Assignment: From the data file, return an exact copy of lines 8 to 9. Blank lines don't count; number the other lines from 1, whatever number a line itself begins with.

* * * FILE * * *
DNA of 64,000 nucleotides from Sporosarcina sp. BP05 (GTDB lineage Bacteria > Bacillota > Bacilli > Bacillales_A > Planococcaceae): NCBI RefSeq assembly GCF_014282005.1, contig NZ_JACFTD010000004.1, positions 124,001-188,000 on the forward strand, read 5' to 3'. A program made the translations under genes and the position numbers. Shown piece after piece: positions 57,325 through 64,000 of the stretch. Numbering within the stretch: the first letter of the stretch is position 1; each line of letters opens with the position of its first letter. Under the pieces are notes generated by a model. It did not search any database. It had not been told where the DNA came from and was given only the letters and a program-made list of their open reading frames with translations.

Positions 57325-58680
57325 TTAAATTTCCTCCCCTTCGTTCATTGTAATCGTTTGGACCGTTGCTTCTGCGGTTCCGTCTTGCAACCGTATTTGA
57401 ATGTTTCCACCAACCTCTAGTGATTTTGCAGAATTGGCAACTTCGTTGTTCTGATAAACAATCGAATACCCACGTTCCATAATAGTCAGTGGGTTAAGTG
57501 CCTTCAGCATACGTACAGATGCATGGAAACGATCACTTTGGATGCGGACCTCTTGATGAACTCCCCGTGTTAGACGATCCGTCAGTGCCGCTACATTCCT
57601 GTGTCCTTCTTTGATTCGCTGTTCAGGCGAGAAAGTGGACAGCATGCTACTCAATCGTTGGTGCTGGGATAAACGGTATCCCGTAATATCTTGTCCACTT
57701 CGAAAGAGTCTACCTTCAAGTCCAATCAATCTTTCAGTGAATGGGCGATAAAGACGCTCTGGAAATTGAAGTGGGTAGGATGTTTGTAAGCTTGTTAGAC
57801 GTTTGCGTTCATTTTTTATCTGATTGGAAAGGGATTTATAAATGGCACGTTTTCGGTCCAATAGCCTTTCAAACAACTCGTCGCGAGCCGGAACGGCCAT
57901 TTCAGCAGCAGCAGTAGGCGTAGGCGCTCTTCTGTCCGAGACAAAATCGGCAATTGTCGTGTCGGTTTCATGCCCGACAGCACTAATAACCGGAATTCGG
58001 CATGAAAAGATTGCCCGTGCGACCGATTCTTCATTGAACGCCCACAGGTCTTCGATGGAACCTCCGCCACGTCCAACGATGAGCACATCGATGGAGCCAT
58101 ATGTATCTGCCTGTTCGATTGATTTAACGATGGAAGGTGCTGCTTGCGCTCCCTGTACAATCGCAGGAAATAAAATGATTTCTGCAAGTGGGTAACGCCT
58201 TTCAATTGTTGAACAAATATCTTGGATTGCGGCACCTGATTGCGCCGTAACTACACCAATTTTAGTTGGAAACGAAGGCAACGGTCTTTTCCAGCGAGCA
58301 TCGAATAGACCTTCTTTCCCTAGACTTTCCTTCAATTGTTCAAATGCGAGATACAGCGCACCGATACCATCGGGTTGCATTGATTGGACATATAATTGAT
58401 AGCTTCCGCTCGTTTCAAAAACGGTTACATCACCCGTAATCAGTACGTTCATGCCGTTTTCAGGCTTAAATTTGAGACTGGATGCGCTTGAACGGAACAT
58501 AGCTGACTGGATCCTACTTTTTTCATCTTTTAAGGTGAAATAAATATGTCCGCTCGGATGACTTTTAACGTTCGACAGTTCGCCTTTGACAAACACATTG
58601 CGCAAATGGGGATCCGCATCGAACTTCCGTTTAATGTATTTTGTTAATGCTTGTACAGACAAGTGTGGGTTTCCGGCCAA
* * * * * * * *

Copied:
57801 GTTTGCGTTCATTTTTTATCTGATTGGAAAGGGATTTATAAATGGCACGTTTTCGGTCCAATAGCCTTTCAAACAACTCGTCGCGAGCCGGAACGGCCAT
57901 TTCAGCAGCAGCAGTAGGCGTAGGCGCTCTTCTGTCCGAGACAAAATCGGCAATTGTCGTGTCGGTTTCATGCCCGACAGCACTAATAACCGGAATTCGG